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Oral surgery is frequently a part of growing up and developing wisdom teeth. Many people don't have the space in their mouths for their wisdom teeth, so the teeth aren't able to come in straight.
Impacted wisdom teeth happen when the developing wisdom tooth pushes into the tooth next to it. This can be quite painful, but some patients don't experience pain and don't realize they have impacted teeth.
That's why wisdom teeth dentists take x-rays. This enables a dentist to see how much the teeth have developed so far and where they look to be headed.
If the patient has impacted wisdom teeth, then the dentist will recommend oral surgery to remove the wisdom teeth. Simple extractions may be performed by a general dentist in his or her office under local anesthesia (like Novocain), but more complex cases will be referred to an oral surgeon.
During wisdom tooth oral surgery, the dental surgeon surgically removes the problematic teeth. (Most people get all four wisdom teeth removed, but that's not true for everyone.) In general, wisdom tooth surgery is easier to perform on younger people, as their wisdom teeth are still developing and haven't fully hardened to bone.
A visit to the wisdom tooth surgeon is not an inevitable part of becoming an adult, but for many people, it's a wise investment in their long-term dental health!
After a wisdom tooth has been extracted, the socket is filled with a blood clot. Slowly, the clot shrinks and fills in. That is, a skin or a covering with tissue similar to the rest of the mouth (mucous membrane) begins to cover the clot and the tissue in the clot area is ingrown by bone cells and tissue cells. Eventually, the area shrinks and the socket is eliminated and replaced by firm tissue, and the depth of the socket fills with bone. The healed area usually is narrower than the site of the original wisdom tooth.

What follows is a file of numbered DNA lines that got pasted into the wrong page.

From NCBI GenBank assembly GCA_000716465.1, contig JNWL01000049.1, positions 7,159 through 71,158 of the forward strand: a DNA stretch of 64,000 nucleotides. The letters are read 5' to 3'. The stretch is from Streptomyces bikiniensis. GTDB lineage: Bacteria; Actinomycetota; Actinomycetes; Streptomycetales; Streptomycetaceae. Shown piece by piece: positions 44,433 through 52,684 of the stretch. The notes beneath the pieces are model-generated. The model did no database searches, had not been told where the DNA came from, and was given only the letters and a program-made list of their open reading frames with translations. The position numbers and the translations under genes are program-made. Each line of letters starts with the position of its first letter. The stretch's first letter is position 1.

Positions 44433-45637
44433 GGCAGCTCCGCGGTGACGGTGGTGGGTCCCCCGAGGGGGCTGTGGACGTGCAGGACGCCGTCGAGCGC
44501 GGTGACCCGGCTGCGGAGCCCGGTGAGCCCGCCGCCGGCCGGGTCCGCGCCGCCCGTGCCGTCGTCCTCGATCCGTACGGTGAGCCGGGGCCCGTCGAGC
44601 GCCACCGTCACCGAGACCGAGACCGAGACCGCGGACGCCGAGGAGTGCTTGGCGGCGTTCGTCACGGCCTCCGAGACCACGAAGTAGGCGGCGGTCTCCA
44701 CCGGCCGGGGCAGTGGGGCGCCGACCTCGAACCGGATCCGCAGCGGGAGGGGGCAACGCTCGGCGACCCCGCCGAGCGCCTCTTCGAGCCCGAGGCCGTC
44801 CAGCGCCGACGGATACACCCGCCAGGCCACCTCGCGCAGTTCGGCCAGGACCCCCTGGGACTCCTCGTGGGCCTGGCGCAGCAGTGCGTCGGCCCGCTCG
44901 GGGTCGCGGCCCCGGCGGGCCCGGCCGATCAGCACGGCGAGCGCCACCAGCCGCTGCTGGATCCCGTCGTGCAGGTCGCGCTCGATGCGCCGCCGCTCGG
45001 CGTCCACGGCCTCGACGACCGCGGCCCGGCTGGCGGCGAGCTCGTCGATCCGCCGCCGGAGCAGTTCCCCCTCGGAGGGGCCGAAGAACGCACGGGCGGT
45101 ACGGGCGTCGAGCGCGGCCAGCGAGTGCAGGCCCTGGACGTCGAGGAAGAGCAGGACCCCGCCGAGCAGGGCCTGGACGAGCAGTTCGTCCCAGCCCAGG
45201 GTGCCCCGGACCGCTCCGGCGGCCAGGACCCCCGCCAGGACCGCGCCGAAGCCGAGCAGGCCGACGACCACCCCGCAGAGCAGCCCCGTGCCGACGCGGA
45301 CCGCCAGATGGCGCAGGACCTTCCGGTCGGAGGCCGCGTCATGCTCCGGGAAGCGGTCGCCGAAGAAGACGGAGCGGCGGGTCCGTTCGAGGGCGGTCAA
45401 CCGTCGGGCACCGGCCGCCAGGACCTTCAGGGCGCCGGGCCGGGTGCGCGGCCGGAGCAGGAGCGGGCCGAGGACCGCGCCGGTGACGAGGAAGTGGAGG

The pain following a wisdom tooth extraction usually lasts no more than a day or two, at the most. If the clot breaks down or is washed away, the protective covering of the exposed bone is lost and the bone can be exposed to the mouth bacteria. This painful condition is known as dry socket. One of the features of its presence is that wisdom tooth post-extraction pain persists longer than a couple of days and can be quite severe.
Though the causes are not known with certainty, some factors seem to predispose individuals towards a dry socket:
Rinsing the mouth within a few hours of a wisdom tooth extraction may flush the clot out of the socket. Using a straw may have a similar effect. That is why post-operative instructions urge the patient not to smoke, rinse or use a straw for at least a day.
Unfortunately, there is no sure way of guaranteeing that a dry socket won't occur, but there is some evidence that placing a small piece (quarter of a square inch) of gel foam (a clotting agent) covered with tetracycline powder (an antibiotic) in the socket after the extraction can reduce the chance of a dry socket. This will be absorbed over a few days and has not been shown to induce allergies or have any other effect on the patient. Fortunately, dry socket is a relatively easy condition to treat.
by Myer Leonard, DDS, MD